Much has been said of “the right to remain silent”. It may be raised by a defendant in criminal law, but does it mean anything in the employment relationship? How does it weigh up against the employee’s duty of good faith?
An employee’s duty of good faith is put to a tough test when a fellow employee perpetrates misconduct. What does an employee do if he or she witnesses, or becomes aware of, such misconduct? May he or she remain silent? Not reporting the wrongdoer could be a breach of the duty of good faith. And what if the employer specifically asks witnesses to come forward? In that case a refusal or failure to assist the employer could cause serious damage to the relationship of trust.
In Western Platinum Refinery Ltd v Hlebela & others (2015) the Labour Appeal Court revisited and confirmed the principle of ‘derivative misconduct’ - a fancy word to describe a breach of good faith in circumstances where an employee withholds information.
Although the outcome did not go the employer’s way in this case, the court raised some useful requirements and guidelines, including:
• The employee must have actual knowledge of the wrongdoing.
• The non-disclosure must be deliberate.
• The gravity of the non-disclosure is proportionate to the gravity of the primary misconduct (e.g. not disclosing late-coming is not as bad as not disclosing theft).
• The ability of the employer to protect itself against the given wrongdoing may affect the gravity of the non-disclosure.
• The rank of the employee may affect the gravity of the non-disclosure.
• An employee‘s refusal or failure to disclose information after being specifically requested to do so would be an aggravating factor.
• A disinclination to disclose the wrongdoing from a sentiment of solidarity with the wrongdoers is not a defence.
• An employee cannot be guilty of derivative misconduct for negligently failing to take steps to find out about the wrongdoing.
Depending on the facts in a particular case, there may be other requirements that become relevant.
Matters become very interesting when several employees are involved in misconduct – where intimidation is rife, the sense of solidarity is high and it is difficult to identify the perpetrators.
In the Labour Court case of Dunlop Mixing and Technical Services (Pty) Ltd and others v NUMSA obo Nganezi and others (2016) the employer had dismissed 107 employees in the wake of a violent strike characterised by intimidation and damage to property. Of these, 29 had been found guilty of misconduct, but a further 78 employees who were present were dismissed although they did not actively participate in any unlawful activities. They were found guilty and dismissed for derivative misconduct. The CCMA commissioner reinstated 65 of the latter on the basis that, according to the commissioner, derivative misconduct was confined to those employees who “knew who the perpetrators of the principal misconduct were and … they (had) failed to disclose such information”.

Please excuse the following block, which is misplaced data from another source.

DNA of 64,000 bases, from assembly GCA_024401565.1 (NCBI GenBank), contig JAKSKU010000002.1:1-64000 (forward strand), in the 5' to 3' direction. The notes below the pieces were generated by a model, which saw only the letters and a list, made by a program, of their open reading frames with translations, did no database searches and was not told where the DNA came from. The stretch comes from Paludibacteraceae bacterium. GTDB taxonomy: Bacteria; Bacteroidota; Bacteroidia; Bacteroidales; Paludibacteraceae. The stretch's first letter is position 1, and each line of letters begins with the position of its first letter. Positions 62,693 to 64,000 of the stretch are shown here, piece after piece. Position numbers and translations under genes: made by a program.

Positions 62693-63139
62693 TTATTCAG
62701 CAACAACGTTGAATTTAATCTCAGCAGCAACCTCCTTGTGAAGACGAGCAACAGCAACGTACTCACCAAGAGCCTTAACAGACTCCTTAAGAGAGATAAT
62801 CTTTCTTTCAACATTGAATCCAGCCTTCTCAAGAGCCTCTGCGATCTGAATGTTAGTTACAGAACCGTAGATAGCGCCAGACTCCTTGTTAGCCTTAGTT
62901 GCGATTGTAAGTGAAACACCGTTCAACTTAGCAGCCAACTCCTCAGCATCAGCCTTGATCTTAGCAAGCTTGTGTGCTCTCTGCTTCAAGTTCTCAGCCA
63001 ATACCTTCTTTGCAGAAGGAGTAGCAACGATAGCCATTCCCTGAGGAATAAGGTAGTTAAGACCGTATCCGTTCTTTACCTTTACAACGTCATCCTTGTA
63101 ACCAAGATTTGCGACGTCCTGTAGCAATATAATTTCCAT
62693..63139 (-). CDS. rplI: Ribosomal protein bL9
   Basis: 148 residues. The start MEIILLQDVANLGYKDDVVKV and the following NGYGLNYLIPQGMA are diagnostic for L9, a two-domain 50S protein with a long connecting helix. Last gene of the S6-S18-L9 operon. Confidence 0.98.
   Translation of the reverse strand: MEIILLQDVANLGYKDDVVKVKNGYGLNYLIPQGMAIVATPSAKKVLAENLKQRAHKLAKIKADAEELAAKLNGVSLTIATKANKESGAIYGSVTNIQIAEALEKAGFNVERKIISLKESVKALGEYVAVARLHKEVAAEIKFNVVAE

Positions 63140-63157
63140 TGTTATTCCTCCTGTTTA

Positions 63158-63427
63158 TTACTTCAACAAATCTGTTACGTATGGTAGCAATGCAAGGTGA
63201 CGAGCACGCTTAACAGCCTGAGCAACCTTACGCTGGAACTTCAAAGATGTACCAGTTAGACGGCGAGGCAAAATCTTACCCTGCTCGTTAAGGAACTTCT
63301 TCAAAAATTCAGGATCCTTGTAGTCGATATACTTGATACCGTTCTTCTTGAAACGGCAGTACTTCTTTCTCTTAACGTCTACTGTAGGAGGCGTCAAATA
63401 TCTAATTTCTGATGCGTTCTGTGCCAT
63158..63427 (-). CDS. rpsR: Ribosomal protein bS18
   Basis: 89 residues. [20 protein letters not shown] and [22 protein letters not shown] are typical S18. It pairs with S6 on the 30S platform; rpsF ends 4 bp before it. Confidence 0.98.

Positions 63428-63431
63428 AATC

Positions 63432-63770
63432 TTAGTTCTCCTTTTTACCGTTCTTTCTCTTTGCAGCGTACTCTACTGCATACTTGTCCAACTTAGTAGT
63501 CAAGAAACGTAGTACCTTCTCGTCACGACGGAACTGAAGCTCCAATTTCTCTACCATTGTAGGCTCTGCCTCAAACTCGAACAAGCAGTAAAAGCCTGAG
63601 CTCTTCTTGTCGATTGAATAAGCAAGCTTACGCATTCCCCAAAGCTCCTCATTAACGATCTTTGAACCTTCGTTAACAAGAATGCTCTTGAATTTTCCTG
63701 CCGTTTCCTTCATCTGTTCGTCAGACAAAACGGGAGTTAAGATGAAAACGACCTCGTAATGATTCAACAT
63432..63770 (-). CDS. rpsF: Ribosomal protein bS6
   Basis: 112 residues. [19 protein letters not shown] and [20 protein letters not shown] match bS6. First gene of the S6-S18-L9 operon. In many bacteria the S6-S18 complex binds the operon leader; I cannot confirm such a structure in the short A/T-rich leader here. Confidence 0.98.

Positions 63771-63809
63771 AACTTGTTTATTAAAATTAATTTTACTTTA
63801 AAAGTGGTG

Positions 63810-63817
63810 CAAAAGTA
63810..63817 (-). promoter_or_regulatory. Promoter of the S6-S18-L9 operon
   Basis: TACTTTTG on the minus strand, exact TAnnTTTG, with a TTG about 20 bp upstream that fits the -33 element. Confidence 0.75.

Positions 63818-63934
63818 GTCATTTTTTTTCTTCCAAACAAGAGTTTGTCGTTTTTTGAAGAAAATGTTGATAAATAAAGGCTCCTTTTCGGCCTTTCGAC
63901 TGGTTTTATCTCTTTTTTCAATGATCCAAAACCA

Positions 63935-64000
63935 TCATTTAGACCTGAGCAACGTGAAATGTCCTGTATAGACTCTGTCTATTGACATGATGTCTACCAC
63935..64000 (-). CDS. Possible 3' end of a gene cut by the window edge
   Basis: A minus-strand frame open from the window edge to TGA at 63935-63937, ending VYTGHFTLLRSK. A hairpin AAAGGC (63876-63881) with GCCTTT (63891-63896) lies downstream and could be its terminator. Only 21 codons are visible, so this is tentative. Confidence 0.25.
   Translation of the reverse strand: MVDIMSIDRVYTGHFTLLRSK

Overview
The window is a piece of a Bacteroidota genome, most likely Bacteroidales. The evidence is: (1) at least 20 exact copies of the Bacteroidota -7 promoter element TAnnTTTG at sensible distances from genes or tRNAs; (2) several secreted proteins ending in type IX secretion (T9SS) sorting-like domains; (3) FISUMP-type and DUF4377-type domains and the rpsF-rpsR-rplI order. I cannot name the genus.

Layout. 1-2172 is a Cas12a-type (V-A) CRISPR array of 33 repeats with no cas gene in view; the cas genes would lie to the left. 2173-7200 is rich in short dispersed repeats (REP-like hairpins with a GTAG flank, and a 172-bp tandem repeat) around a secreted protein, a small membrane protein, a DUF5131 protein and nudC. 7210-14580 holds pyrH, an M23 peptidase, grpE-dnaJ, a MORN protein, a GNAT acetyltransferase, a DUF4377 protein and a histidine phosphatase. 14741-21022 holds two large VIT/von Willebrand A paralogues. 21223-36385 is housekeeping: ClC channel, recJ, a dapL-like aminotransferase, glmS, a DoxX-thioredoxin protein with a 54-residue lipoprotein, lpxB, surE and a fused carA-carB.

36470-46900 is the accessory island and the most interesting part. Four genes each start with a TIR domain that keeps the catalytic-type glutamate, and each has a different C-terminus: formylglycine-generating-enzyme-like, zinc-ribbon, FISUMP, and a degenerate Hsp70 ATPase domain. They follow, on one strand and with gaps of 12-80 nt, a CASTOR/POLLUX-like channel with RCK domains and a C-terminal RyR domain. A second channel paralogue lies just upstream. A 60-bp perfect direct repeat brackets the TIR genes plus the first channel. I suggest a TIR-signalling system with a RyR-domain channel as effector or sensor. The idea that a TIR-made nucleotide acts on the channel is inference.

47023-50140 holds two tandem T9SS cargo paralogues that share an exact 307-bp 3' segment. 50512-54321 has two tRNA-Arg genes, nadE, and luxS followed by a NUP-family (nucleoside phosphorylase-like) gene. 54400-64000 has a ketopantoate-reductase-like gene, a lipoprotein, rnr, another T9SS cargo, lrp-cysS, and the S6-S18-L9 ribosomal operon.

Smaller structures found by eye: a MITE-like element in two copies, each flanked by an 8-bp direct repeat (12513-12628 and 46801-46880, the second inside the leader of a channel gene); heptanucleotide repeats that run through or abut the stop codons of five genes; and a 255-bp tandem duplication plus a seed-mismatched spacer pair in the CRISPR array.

On review the Labour Court found that commissioner had erred. According to the court the employer had acted correctly in dismissing all 107 employees who were present, including the 65 who the commissioner had said should be reinstated. How come?
The right to remain silent?
Regarding the so-called right to main silent, the court had the following to say:
“The right to remain silent is sacrosanct in criminal matters where accused persons are presumed to innocent until found guilty. This is not a criminal investigation and the presumption of innocence does not apply.”
The court confirmed that “…an employee bound implicitly by a duty of good faith towards the employer breaches that duty by remaining silent about knowledge possessed by the employee regarding the business interests of the employer being improperly undermined.”
The court concluded as follows:
“… the ‘essentials of trust and confidence’ demanded that they do more than simply remain silent. Their failure to come forward and provide an answer constituted derivative misconduct.”
On the facts it was found that all 107 employees had been present during the strike and had been present while the misconduct was being perpetrated. The non-perpetrators remained silent when repeatedly asked to identify the perpetrators. To remain silent was not an option in these circumstances. They had a duty (or ‘evidentiary burden’) to give evidence or provide some explanation – that explanation could serve either to identify the perpetrators, or to exonerate the employees who were not able to identify the perpetrators, or who were not present. Dismissal was found to be the appropriate outcome for all 107 employees.
The approach of our courts in cases of derivative misconduct is an encouraging recognition of the importance of an employee’s duty of good faith. However, employers should be mindful that derivative misconduct is not easy to prove and that every case will be judged on its own merits.
Written by Jan Truter of www.labourwise.co.za
Labourwise is an on-line labour relations service aimed at assisting employers with the implementation of effective labour relations. They can be contacted via www.labourwise.co.za or firstname.lastname@example.org